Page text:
Tube Amps / Music Electronics
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|10/8/2000 3:11 PM|
||"Brian May Booster" almost up at GEO|
Thanks to Stan Cotey, who provided what is supposed to be a tracing of the real thing! I'm going to post Stan's picture there...
I say going to because my host has some kind of server error that won't upload the actual picture file, although it uploaded the announcement page just fine! As soon as they get the bug fixed, the schemo will appear.
|10/8/2000 3:51 PM|
R.G this is the "real" one not the Guild? Thanks if it is Stan, R.G.
I have been looking for this for friends that are Brian May fans and are not happy with the guild sound.
|10/8/2000 4:31 PM|
||It's there now! and some analysis|
According to Stan, this is a tracing of the real thing.
Notice the huge similarity to the Dallas Rangemaster. It's a single bipolar gain stage, with the bass cut done by the small input capacitor. The only significant differences from the DR I can see at a casual inspection are:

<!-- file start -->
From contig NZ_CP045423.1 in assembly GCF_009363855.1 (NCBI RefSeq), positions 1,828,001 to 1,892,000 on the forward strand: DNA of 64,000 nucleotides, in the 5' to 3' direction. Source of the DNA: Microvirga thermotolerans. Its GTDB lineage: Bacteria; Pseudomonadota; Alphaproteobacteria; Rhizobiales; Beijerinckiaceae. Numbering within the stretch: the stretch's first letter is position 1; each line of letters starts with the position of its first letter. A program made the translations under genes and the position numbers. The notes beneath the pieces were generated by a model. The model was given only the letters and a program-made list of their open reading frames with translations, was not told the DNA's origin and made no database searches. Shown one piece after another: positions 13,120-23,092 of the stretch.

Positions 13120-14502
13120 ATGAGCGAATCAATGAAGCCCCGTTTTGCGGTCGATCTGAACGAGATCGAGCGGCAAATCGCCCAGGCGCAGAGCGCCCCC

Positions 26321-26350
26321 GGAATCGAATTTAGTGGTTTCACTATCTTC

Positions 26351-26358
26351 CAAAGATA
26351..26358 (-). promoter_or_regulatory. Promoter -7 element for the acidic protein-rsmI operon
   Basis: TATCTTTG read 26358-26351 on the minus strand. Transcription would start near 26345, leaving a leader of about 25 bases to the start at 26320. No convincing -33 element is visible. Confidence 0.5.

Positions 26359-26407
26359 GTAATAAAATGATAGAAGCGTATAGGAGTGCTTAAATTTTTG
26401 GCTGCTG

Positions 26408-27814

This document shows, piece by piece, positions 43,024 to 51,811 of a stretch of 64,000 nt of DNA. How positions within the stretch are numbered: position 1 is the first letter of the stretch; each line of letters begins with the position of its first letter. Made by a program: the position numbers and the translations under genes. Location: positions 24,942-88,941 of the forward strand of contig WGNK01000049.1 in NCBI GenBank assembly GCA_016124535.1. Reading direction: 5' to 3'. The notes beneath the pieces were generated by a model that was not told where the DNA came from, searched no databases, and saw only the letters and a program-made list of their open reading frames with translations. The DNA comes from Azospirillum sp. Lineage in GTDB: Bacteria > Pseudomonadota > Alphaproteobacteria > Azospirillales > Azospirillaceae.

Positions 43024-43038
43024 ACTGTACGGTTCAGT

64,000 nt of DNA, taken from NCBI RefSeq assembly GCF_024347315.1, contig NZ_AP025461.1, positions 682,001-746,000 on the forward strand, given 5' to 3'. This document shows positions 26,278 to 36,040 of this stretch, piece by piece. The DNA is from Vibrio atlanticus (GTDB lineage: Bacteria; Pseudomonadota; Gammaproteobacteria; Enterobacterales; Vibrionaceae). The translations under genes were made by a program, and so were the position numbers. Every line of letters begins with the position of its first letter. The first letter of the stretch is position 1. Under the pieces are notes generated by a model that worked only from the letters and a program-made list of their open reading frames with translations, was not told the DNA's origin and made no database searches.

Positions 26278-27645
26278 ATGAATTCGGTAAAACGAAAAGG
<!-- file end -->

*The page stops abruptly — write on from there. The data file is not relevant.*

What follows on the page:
- silicon transistor; makes for much better stability and frequency response, probably less hiss as well. May not give the same kind of soft squashing that the DR does, though. Have to check and see in some more in-depth analysis.
- no variable output. The output is fixed by the choice of the collector resistor. This does away with the boost knob's crackle, but also with the adjustability. I suspect the just selected the value that Brian likes and subbed in a fixed resistor.
- a 1K/1nF treble rolloff at the base-emitter junction. This is probably to tame some hiss. The DR's germanium was proably hissier than the 182L.